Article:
What I look like isn’t a secret. You can see my face at the end of this book and other places online. So, if I’m not trying to keep my identity hidden, why did I wear a mask when I made those initial videos of myself practicing moving meditation?
We live in a world where doing your own thing really amounts to investing yourself in something someone else creates.
Every pursuit you choose has its own culture and ground rules already intact.
You do something you’re told you should want to do, and you do it just as you’re told it should be done.
To actually stand up and show publically that there’s something completely unique about you is totally unnatural in this world.
We’re taught to choose between existing options, or even to have them chosen for us—be it majors in college, careers, styles, lifestyles, etc.
We rely on such preformed molds to shape us from the outside, hopefully providing us with some sense of identity as we strain to embody whatever’s chosen.
Hey, that whole way of thinking actually worked incredibly well for a long time. It was particularly effective in an age of industry, when establishments with infrastructures provided a sense of purpose and a means for building wealth (on credit).
Some would say that those times have already ended. Maybe society’s point of view hasn’t quite caught up to itself yet.
Either way, I want to know who YOU really are.
How does your mind work?
I’m not talking about where you’ve found success at shuffling through others’ ideas, or at applying their systems, terms, mannerisms, or styles. What you’re skilled at doing in another’s world, I believe, should at best be a skipping stone to one day reach your own.
What’s your body like? How does it want to move?
Where does your passion come from? What’s it reaching for?
I don’t want any half-adopted identity from the outside to affect the person I really am. Not anymore. I don’t want that for you either . . . not if you decide to practice moving mediation, or to share your experience publically as a source for motivation.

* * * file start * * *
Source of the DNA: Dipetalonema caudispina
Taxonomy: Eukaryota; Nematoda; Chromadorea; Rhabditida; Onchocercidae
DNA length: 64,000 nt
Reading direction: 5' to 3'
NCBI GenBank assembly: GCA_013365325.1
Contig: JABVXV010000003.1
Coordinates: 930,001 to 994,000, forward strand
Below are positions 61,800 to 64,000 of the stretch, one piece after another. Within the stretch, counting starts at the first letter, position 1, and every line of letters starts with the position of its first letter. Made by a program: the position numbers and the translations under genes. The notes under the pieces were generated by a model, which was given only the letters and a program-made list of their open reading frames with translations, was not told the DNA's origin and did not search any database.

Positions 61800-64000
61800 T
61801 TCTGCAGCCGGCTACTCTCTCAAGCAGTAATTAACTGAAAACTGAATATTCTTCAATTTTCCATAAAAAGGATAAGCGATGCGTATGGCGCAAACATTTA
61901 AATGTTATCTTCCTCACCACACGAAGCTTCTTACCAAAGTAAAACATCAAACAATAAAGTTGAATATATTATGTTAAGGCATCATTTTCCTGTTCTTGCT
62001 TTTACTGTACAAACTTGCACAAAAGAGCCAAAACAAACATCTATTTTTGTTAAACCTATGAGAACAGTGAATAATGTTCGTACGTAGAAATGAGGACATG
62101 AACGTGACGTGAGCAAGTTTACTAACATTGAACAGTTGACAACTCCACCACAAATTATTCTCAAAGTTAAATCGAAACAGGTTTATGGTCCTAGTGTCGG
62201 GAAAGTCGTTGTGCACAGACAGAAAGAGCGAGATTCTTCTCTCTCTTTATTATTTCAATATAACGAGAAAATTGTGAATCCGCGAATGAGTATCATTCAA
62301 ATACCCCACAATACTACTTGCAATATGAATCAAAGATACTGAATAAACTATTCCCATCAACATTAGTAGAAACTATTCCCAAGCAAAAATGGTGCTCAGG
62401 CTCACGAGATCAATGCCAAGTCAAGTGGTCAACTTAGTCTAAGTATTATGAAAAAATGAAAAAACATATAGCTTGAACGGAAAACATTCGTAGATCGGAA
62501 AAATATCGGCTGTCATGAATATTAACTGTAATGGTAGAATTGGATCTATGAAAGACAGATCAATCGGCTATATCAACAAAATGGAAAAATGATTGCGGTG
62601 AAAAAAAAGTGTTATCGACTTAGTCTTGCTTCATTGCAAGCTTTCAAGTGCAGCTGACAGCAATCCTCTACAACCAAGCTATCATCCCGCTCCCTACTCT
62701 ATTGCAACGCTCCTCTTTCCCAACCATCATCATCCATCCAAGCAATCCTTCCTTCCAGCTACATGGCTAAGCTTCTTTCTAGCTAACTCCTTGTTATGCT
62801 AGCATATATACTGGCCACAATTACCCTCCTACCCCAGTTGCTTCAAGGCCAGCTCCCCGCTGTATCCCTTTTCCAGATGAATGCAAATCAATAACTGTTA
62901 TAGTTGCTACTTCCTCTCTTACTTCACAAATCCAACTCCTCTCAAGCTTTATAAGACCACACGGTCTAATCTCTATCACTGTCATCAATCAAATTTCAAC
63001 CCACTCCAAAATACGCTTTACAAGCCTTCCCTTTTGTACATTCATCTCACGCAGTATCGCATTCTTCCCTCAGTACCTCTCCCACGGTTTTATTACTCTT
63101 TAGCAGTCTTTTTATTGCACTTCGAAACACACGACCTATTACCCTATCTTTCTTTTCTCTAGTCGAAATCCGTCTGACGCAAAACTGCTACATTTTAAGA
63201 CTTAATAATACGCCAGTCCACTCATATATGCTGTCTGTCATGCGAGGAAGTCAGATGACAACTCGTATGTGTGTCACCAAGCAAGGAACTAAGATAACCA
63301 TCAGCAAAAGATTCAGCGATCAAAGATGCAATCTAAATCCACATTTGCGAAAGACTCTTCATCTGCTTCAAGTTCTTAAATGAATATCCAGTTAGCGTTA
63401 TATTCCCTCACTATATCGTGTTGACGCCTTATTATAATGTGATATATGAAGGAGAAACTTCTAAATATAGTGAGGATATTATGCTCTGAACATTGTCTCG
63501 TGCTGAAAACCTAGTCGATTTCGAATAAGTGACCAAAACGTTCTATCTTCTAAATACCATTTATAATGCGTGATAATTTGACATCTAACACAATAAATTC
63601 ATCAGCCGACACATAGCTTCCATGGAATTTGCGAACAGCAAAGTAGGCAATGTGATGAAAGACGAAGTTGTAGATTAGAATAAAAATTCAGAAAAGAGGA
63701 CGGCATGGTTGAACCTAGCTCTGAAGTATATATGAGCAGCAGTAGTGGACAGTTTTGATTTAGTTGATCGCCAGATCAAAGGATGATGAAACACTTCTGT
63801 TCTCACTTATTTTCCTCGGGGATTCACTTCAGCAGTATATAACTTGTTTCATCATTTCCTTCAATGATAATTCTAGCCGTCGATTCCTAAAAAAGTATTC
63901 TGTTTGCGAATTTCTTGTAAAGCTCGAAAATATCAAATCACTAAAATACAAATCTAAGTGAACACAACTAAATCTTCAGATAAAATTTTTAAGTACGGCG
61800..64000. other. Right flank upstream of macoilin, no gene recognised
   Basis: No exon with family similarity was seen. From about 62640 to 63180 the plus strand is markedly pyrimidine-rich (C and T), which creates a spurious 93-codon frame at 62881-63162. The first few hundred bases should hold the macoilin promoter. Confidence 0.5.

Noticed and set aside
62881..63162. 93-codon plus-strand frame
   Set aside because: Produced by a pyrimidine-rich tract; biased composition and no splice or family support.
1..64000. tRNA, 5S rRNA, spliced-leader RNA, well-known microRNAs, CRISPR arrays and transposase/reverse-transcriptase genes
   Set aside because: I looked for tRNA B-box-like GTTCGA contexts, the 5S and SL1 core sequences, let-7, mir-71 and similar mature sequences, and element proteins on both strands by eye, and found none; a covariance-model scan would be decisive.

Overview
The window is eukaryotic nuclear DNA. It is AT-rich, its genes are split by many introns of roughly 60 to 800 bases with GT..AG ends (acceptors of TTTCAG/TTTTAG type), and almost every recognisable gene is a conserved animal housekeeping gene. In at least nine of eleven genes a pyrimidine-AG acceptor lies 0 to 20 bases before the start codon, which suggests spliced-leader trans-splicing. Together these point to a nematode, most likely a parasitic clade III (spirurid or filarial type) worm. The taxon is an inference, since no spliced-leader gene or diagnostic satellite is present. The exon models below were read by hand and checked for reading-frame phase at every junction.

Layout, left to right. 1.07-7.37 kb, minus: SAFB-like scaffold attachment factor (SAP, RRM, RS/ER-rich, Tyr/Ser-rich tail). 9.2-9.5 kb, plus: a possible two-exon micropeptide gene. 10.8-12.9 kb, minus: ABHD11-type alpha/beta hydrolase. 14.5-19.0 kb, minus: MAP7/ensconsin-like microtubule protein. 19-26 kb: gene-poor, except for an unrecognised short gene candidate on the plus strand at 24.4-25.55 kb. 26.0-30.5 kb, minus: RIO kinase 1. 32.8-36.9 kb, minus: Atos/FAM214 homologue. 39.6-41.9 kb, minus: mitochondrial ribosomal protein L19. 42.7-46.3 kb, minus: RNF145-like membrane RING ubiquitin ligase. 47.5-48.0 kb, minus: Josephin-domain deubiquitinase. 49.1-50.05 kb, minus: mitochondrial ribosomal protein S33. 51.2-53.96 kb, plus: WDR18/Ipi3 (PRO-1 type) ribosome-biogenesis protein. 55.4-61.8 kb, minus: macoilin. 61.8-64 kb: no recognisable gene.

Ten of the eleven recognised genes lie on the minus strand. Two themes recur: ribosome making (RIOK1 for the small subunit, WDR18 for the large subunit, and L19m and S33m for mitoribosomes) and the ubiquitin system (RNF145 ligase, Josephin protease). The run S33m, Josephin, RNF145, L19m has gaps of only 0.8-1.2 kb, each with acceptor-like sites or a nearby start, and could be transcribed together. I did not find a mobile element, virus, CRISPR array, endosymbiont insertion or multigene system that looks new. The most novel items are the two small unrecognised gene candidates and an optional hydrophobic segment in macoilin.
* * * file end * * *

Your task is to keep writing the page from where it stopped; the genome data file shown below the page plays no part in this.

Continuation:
Identities you take on from the outside are meant to help you fit somewhere in society. The mask I wore was simply to not let that “outside” person keep me from being who I was on the inside . . . from being free (while figuring out what this was for me “publically”).
And it worked. I don’t need the mask anymore.
Move completely your own way, and you’ll feel the tension between the outward adult—the one crafted by society, who measures time, and who values things like structure and certainty—and the inward child who longs to move without limits and be free.
Whenever I practice moving meditation, I’m brought face-to-face with years’ worth of an external martial arts identity. I feel my body falling to the techniques and forms I spent so many years training to internalize.
That might be why at times I move away from seeing my own reflection when I practice moving meditation, and why I stopped relying on the 15-minute cardio sets (where I spend time performing my own most common movements).
Part of the journey of moving meditation is allowing such external inclinations to surface whenever they do, while at the same time returning to that inward state of true, undirected freedom. As in all forms of meditation, it is learning to let thoughts simply pass—not fighting, but just returning your focus to whatever is.
I also wore a mask because this will never be about me.
Moving meditation isn’t something to identify with in society at all. It’s to help reveal more to you about your own true identity.
The masked person in the videos might simply be a human . . . and that’s all, like you, completely unique, who never needs to be seen or measured by anyone.